The artist is expressing love for others by encouraging others, which is a great idea. However the sort of encouragement is artificially bloating up individuals with inauthentic praise. How does this artist really know you are awesome? When I compliment someone, it's a personal direct compliment. It has authenticity.
Man. Am I a big jerk for critiquing these wonderful positive sticky notes? I should let them be nice positive notes.
But what about the "You are beautiful" stickers?
I love the "You are beautiful" project. Isn't that project in the same line as the commuter sticky notes? The artist behind "you are beautiful" doesn't know if you are a beautiful person, or does he?
Perhaps this is an individual belief, but I believe that every human is beautiful. We all may have ugly sides. We all may do ugly things. But we are beautiful creations.
Now, beautiful creations also be awesome? Hmm, perhaps. But I hold the word "awesome" in a more literal sense of awe. Like a, strike-you-down-to-your-knees awesome.
"I am a superfly success machine," declares another sticky note. Well, we aren't always successful. We are workers. We at times succeed and other times fail. I see great growth in failing.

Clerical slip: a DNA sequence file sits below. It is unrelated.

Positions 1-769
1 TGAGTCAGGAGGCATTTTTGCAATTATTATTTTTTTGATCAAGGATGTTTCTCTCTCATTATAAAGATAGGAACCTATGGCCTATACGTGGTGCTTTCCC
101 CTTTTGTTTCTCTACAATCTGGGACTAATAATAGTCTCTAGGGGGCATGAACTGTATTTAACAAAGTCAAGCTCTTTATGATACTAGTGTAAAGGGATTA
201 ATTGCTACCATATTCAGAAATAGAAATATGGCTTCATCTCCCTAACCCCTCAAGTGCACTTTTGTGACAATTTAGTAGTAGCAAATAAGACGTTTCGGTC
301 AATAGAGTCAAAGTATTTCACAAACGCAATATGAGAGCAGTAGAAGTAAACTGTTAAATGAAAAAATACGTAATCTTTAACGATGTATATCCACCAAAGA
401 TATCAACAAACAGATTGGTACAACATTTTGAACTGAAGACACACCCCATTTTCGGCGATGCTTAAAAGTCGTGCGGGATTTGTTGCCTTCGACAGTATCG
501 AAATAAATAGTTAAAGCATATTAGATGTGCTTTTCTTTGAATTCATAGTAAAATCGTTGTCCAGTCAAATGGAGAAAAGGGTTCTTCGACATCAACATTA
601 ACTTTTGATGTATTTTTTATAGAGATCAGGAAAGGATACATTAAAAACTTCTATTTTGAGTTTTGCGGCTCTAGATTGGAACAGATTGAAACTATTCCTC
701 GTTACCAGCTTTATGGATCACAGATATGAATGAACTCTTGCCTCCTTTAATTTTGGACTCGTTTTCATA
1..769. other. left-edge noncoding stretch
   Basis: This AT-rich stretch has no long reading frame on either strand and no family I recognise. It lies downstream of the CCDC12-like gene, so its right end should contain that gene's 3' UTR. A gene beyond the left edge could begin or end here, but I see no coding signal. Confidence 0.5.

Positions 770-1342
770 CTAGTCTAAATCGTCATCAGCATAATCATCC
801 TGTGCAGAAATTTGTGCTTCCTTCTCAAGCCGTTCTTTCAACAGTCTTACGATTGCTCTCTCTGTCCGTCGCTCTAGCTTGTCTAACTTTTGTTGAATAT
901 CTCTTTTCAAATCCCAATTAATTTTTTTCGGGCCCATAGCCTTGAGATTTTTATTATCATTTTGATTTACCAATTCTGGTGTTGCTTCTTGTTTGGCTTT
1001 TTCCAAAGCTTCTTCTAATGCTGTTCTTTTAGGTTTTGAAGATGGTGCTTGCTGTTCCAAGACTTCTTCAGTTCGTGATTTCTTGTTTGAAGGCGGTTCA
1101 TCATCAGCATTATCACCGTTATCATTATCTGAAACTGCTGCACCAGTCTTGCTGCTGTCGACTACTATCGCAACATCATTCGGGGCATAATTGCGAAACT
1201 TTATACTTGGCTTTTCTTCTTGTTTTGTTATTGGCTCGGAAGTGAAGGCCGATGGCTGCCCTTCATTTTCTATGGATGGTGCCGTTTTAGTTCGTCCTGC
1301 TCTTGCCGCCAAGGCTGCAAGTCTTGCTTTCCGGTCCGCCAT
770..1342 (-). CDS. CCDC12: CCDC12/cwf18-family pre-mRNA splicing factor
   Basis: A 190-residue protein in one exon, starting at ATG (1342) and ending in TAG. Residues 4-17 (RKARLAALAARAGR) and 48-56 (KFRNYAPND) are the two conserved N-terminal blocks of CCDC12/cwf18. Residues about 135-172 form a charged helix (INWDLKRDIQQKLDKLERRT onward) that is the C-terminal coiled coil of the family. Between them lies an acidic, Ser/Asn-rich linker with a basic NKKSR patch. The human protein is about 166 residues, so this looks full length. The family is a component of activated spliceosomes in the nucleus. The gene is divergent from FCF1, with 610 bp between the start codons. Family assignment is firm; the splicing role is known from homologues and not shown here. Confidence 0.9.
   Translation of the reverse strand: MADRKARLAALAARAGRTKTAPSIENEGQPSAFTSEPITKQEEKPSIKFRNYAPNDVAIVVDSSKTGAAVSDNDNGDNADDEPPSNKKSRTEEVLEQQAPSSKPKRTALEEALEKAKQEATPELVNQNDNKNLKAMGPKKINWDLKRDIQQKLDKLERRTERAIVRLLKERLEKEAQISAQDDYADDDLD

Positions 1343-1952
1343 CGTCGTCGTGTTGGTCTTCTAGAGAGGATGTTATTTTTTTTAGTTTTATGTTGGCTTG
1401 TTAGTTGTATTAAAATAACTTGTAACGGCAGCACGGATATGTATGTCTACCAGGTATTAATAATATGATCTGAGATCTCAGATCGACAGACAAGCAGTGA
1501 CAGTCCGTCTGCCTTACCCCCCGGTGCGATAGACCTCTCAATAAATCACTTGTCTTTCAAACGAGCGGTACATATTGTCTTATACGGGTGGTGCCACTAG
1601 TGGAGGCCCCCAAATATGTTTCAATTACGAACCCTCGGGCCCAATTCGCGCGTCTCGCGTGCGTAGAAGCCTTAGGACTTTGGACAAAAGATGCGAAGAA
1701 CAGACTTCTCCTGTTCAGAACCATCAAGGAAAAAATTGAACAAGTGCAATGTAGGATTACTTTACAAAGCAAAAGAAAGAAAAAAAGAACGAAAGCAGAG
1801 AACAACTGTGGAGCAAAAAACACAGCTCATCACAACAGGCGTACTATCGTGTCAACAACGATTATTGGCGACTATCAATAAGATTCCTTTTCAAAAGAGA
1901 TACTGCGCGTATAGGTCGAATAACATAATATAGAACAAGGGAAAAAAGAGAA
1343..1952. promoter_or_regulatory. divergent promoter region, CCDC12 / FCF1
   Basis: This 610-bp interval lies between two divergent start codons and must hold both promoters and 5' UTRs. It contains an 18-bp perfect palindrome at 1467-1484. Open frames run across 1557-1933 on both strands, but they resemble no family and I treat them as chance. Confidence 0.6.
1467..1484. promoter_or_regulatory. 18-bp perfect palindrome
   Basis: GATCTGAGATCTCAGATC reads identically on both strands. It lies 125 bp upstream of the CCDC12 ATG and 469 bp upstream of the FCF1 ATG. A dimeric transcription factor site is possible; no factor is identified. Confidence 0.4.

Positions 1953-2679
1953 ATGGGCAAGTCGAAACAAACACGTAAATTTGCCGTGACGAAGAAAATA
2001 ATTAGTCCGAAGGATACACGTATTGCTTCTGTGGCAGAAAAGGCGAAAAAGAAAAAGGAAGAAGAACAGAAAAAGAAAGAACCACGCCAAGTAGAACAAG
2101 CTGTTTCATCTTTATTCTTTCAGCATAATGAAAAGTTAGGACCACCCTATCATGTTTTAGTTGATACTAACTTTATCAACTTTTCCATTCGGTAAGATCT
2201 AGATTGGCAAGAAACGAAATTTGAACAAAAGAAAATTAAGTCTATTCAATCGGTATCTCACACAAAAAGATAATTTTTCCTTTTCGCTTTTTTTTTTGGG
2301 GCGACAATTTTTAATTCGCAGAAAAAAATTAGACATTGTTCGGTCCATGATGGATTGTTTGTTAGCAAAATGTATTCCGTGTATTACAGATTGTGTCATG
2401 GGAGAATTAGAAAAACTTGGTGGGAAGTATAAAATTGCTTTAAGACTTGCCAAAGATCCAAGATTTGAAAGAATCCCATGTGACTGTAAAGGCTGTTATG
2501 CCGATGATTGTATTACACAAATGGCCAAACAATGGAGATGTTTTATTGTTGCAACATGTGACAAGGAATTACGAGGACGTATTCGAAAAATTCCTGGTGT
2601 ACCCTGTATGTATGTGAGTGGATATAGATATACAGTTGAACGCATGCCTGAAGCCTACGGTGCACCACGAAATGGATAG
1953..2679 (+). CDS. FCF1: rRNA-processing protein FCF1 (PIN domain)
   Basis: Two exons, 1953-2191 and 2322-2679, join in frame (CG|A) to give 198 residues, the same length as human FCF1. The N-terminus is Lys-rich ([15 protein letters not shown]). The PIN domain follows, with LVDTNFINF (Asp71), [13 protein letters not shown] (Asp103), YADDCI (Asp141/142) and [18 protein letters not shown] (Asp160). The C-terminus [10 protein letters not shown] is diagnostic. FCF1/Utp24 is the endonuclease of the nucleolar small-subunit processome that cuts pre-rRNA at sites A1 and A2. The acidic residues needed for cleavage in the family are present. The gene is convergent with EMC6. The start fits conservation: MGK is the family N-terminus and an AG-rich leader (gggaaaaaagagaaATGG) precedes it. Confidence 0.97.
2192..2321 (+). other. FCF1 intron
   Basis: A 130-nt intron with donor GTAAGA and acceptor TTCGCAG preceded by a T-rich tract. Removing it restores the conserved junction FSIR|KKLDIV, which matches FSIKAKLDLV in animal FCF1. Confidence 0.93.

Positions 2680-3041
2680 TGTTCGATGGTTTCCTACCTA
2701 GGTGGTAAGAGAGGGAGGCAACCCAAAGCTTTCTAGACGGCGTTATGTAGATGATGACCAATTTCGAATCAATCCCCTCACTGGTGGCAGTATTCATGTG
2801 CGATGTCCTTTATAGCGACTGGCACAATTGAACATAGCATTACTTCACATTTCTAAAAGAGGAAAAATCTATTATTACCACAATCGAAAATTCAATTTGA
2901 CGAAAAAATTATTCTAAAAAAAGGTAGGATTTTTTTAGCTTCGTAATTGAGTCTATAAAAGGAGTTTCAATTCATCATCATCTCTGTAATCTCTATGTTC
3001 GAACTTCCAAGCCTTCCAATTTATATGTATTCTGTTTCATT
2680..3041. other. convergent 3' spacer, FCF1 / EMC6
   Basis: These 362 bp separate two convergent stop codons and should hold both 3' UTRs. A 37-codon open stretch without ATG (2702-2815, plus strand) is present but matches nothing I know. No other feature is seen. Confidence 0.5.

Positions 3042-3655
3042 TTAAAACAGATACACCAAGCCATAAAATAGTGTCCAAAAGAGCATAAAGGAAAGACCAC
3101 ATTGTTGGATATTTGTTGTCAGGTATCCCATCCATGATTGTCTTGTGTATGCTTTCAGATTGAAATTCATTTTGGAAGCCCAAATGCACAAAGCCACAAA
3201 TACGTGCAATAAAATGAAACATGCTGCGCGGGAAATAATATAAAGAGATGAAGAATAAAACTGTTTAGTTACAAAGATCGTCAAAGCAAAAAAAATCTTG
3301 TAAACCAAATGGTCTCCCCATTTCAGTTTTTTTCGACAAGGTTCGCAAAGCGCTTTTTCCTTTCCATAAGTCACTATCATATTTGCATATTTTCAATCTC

Another sticky note jokes, "Lick the back of your hand. That's what a winner tastes like." Ok, so this one is funny, because of the cat pun. But the underlying philosophy is there, that we must always be winners. I disagree. We don't always have to be winners. I enjoy and thrive on daily live with its ups AND downs. Life isn't all about the ups. Life isn't all about happiness. Life is about growth.
Perhaps the phrase on one of the sticky notes "Kicking Monday in the face" is what turns me off. I don't believe in kicking Monday in the face. I believe in hugging Monday. Embracing it. Giving Monday love. The Monday sticky notes in this series strike me as a "F-- you world. I'm the best there ever is." When you view the rest of the sticky notes with that attitude, you start to see why I have a hard time with these notes. That or I just need to lighten up.
There are many things I learned from this series.
1) To use a cute cartoon animal in my public artwork. I'm not being sarcastic. This is really a good technique.
2) To think about how I would like the viewer of my work to FEEL when seeing my work, not just how they THINK.
3) Love and embrace your imperfect self. We don't have to always be awesome, or always be winners, or kick Monday in the face.
4) Srsly, I should just lighten up.